Friday, July 13, 2012

In seeking to improve its oversight of JP Morgan, Fed misses credit default swap trade

Periodically an article comes out and confirms everything that your humble blogger has been saying about a topic.  The NY Times Dealbook carried such an article on bank supervision and the $5 billion trading loss at JP Morgan.

For example, your humble blogger has been saying the the purpose of bank supervision is not to approve or disapprove of any specific exposure, but rather to estimate the potential for loss from an exposure and ensure that there is adequate book capital to absorb the loss.

Regular readers know that I proposed a new model for bank supervision based on ultra transparency.  With banks required to disclose on an on-going basis their current asset, liability and off-balance sheet exposure details, market participants can assist the regulators in supervising the banks.  This addresses a number of the problems the Fed encountered in trying to supervise JP Morgan.

First, with this data, nobody is dependent on the bank's internal models or reports.  Instead, market participants including competitors can apply their analytical expertise to assessing the risk of each bank.  As a result, regulators have the benefit of being able to tap the market experts and comparing their findings to the regulators' own internal analysis.

Second, with this data, market participants will adjust the amount and price of their exposure to each bank to reflect the current risk of the bank.  This is known as market discipline and acts as a restraint the bank takes on its risk.

Third, with this data, regulatory capture becomes a non-issue.  Market participants are not susceptible to being captured by the banks nor can officials of the banks push them around.
After the financial crisis, regulators vowed to overhaul supervision of the nation’s largest banks. 
As part of that effort, the Federal Reserve Bank of New York in mid-2011 replaced virtually all of its roughly 40 examiners at JPMorgan Chase to bolster the team’s expertise and prevent regulators from forming cozy ties with executives, according to several current and former government officials who spoke on the condition of anonymity.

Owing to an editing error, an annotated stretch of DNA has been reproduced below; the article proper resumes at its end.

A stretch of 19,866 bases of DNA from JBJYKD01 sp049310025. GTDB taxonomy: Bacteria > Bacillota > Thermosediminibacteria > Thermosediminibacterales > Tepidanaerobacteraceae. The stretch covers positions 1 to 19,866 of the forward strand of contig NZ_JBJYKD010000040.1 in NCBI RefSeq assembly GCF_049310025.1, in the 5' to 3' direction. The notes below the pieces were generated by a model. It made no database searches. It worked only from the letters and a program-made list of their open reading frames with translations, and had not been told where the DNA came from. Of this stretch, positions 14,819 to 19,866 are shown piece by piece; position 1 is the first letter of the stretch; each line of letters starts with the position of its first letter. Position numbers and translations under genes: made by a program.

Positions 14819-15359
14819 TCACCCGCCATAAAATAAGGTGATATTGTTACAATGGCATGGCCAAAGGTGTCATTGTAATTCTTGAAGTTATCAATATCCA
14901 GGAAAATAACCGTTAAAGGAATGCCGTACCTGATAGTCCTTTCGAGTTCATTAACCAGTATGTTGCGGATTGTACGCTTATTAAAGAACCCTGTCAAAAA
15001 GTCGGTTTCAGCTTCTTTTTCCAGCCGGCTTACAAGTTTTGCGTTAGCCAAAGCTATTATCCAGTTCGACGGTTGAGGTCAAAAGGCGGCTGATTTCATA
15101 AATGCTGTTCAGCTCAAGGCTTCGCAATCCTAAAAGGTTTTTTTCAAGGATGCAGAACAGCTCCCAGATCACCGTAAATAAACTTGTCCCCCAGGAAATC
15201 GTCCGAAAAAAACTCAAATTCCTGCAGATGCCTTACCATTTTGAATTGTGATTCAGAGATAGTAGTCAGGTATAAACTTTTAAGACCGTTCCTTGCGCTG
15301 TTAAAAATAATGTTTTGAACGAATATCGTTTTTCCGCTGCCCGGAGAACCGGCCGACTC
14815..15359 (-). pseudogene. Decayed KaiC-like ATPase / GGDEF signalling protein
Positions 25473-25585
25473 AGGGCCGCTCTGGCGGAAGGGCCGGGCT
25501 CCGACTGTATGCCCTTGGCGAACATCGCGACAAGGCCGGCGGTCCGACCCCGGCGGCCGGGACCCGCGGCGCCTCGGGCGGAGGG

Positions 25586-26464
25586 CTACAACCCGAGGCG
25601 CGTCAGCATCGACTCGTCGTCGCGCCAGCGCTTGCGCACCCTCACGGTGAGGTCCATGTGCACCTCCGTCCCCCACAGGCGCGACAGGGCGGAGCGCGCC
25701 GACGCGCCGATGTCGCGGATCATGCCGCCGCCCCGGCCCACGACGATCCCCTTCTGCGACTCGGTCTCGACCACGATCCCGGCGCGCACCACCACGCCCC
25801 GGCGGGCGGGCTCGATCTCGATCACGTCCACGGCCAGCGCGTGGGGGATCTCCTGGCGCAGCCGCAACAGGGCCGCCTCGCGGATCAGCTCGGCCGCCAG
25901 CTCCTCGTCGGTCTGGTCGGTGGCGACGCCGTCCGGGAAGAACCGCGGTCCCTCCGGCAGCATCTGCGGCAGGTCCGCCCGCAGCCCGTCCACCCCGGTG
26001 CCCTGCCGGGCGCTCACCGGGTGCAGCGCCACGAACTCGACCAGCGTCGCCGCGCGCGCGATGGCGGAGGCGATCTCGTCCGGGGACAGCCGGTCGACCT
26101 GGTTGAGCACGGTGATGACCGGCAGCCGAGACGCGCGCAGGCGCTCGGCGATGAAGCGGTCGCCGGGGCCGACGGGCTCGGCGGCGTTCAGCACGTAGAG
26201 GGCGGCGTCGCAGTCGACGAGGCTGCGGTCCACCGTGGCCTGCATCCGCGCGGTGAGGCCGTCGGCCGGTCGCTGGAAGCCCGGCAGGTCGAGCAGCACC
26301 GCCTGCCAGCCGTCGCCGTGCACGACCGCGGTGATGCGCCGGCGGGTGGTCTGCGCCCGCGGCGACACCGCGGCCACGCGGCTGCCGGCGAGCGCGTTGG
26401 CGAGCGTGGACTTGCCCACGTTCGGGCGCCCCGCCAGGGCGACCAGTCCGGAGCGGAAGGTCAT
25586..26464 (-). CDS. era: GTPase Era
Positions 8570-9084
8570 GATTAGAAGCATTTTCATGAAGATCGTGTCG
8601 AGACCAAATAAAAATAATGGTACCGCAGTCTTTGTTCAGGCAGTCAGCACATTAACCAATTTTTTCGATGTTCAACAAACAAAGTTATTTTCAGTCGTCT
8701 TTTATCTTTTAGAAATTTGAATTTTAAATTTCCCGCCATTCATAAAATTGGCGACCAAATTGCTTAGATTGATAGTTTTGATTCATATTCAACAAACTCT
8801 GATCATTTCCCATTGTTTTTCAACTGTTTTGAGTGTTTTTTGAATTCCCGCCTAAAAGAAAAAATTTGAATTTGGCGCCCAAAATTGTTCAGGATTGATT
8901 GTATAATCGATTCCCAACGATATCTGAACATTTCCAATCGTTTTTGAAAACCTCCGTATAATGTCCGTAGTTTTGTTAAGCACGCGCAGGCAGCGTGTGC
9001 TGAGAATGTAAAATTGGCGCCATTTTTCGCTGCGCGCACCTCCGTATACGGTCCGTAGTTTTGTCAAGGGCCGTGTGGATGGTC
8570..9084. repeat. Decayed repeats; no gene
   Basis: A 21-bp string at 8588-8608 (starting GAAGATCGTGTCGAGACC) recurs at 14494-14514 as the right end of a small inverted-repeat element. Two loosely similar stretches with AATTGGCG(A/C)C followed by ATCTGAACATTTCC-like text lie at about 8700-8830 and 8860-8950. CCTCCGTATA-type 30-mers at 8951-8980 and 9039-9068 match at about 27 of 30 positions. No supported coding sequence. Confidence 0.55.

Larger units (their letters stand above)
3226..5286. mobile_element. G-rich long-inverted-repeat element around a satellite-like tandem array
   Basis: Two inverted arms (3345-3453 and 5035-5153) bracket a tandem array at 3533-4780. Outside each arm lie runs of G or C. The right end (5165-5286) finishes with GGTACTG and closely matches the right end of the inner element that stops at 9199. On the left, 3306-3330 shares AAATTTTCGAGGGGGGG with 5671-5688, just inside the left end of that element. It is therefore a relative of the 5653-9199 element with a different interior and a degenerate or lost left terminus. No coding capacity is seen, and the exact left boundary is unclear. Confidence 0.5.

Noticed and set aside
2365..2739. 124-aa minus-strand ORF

But those changes left the New York Fed’s front-line examiners without deep knowledge of JPMorgan’s operations for a brief yet critical time, said those people, who spoke on the condition of anonymity because there is a federal investigation of the bank.
With ultra transparency, regulators at all times would have access to the best expertise the market can provide without the cozy ties.
Forced to play catch-up, the examiners struggled to understand the inner workings of a powerful investment unit, those officials said. At first, the examiners sought basic information about the group, including the name of the unit’s core trading portfolio....
They “couldn’t ask tough questions,” said a former official who was based at JPMorgan.
With ultra transparency, this would have been a non-issue as the market experts could have gotten them up to speed and helped them identify what were the tough questions to ask.
The situation highlights the fundamental challenge of policing big banks, even after the crisis.... 
Even so, the current and former officials said the Fed examiners faced a daunting task, given that the bank has more than $2 trillion in assets. 
Faced with overseeing large banks like JPMorgan, regulators cannot possibly comb through every loan document or trade.
Since the 40 examiners cannot comb through every loan document or trade, it makes sense to end the regulators' monopoly on this information and let market participants who could have access to the data. Hence the reason for requiring ultra transparency.
Instead, they rely primarily on a bank’s own analysis of its risk, a broad portrait that can mask problems. 
“They aren’t examiners as much as they are overseers, forced to peer over the banks’ shoulders,” Bart Dzivi, who served as special counsel to the Federal Crisis Inquiry Commission, said in reference to the general state of large bank supervision.